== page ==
The New York City Council Housing Committee held hearings, Thursday, on 37 bills aimed at increasing penalties for violations by building owners, discouraging tenant buy-outs, and making it harder to get building permits. CHIP and ABO, along with industry partners, opposed most of the proposals.
State Senator Brian Kavanagh, who represents parts of lower Manhattan and Brooklyn, will be the new chairman of the Senate Housing Committee under Democratic leadership in January.
The Furman Center released a policy brief this week on increasing legal assistance for tenants in Housing Court. The brief focused mostly on the need for better planning and training in other municipalities that are considering giving tenants lawyers, but did note that, thanks to New York City’s free legal programs, the number of pretrial motions increased 19.1 percent from 2014 to 2016 – prolonging cases and raising owners’ legal costs.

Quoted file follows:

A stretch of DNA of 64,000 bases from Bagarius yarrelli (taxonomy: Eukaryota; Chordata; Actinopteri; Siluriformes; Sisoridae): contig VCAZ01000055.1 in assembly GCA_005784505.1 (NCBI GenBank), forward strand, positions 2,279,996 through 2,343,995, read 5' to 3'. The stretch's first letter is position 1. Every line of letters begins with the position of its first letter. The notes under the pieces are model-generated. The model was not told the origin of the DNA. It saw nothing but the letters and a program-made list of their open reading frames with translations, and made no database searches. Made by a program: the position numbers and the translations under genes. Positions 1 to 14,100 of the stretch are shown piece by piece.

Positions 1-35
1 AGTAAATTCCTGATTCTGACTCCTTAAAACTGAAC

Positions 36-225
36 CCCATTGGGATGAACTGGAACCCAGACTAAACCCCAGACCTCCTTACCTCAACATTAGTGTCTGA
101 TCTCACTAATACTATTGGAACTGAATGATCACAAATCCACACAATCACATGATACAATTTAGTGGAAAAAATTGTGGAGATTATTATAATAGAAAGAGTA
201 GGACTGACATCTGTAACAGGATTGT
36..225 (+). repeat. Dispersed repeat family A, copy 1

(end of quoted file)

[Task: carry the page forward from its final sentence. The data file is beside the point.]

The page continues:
Mayor de Blasio is out with a new ten year plan for reforming public housing this week. He expects to raise $3 billion from private developers building on New York City Housing Authority sites and buying air rights, along with the sale of private management rights announced last week.
Apartment owners aren’t the only ones targeted by 311 complaints. The New York Times reports that someone has “weaponized” 311 calls with sign complaints against small commercial businesses. Over 200 calls about unauthorized signs in Brooklyn were reportedly made last month, up from 23 during the same month last year.
Waterfront development is taking on a whole new meaning on the East End of Long Island. The East Hampton Town Board is studying the legal and land use issues of moving downtown Montauk inland, away from rising seas.